And that’s without even taking into account indirect costs, like the damage done to reputations, and the potential loss of both existing and future customers.
So, an expensive affair all round then. And, considering how frequently cyber-attacks are hitting their mark, a real cause for concern.
In a nutshell, it’s insurance that cushions your business from the costly consequences of a cyber-attack. It can’t prevent your business from being hit in the first place, but it can help clear up the mess, and get your business back up and running again quickly.
Large corporations with massive budgets and particular needs will usually have bespoke cover, to cater for every eventuality. But small and medium-sized businesses can easily find the cover they need in an off-the-shelf policy – the advantage being that they’re quick and easy to buy.
Be aware though that not all policies are born equal, so always check that cyber insurance covers these basics:
Forensic help with identifying a breach, plugging the security gap, and repairing any damage to both software and hardware. This includes restoring data, networks and websites, and replacing or mending equipment.
If your files have been encrypted and a hacker is demanding a pile of bitcoins to unlock them, an expert negotiator to handle the situation. The ransom should also be covered.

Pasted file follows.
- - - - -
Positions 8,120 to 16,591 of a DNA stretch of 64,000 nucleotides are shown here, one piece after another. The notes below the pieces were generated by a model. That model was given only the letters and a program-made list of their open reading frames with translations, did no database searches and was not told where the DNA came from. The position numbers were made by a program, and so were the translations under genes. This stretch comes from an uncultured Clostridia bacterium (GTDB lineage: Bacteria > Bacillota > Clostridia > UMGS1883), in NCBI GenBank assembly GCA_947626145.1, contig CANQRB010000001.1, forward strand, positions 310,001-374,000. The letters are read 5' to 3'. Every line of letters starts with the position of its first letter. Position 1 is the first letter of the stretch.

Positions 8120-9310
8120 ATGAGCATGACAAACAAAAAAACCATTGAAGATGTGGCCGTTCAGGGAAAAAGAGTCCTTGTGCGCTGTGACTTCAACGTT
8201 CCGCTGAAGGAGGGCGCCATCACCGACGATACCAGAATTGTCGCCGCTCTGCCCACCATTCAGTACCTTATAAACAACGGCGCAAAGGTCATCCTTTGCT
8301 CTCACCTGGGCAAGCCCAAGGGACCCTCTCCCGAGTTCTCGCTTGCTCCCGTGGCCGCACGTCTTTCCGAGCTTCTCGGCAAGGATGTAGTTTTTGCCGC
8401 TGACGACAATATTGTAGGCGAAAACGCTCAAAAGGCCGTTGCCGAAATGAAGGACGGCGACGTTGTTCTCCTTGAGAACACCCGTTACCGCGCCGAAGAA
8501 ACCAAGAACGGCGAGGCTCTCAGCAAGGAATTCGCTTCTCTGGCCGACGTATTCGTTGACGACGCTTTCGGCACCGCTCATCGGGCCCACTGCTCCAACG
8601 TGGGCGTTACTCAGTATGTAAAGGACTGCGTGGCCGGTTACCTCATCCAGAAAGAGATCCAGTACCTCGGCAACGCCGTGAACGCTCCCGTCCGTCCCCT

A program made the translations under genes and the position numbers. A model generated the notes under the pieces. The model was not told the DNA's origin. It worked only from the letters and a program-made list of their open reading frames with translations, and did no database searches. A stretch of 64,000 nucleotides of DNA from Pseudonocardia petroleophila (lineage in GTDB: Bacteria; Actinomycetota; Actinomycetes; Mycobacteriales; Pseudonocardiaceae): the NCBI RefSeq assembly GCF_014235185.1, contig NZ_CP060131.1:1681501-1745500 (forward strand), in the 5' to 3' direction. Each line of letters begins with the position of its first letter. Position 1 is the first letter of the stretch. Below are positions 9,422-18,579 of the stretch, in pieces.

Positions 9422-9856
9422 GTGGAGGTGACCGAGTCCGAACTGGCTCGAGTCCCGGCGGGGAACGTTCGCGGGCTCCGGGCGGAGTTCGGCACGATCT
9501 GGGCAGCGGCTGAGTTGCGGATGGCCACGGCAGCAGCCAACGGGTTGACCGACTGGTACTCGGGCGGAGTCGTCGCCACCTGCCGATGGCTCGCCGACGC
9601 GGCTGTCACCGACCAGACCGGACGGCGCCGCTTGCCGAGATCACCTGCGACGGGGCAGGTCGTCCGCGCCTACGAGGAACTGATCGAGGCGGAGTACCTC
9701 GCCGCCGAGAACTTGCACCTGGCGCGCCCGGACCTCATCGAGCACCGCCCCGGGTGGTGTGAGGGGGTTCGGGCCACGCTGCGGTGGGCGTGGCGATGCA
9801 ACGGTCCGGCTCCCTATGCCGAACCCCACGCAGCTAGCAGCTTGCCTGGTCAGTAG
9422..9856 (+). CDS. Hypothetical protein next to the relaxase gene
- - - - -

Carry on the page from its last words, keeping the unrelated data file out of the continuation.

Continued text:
If you’ve had personal data stolen, help in letting everyone affected know, and support with informing the regulator and managing any resulting investigation. You should also be covered for credit card monitoring plus legal costs and compensation if you’re sued by third parties.
If a cyber-attack stops you trading as normal, compensation for any drop in revenue you suffer as a result.
Choosing cyber liability insurance isn’t as straightforward as buying something that comes in standard format, like a 13-amp fuse. That’s because there are key differences between the various policies. And that means it’s important to look out for exactly what is and isn’t covered.
Here’s some things that might or might not be included:
Say a fraudster targets an employee with a bogus invoice. It looks just like one you pay regularly, but the employee doesn’t notice a few crucial bank details are different and makes the transfer anyway. The money disappears. Some insurers require what’s known as an ‘extension’ to the core policy to cover ‘social engineering’ cybercrimes like these.
Good policies will offer PR support and advice to help you through the crisis period and help preserve your good name.
Cover can include protection for if you accidentally infringe someone else’s copyright, say by digitally publishing a picture without getting the proper permission from the licence holder.
If, say, you store customers’ personal data in the cloud, and that data’s stolen because of a failure on the part of the service provider, you’re not usually covered. That’s because the loss is someone else’s fault.
And here are a couple of other things to check:
Some insurers require you to meet certain criteria in terms of tech security, data encryption and staff cyber awareness for a policy to be valid. Otherwise, a claim may not be paid. Equally, some will offer reduced premiums if certain standards are met.
Most cyber liability policies cover the UK and EU. If you work outside those limits, you’ll need to enquire about extending your cover.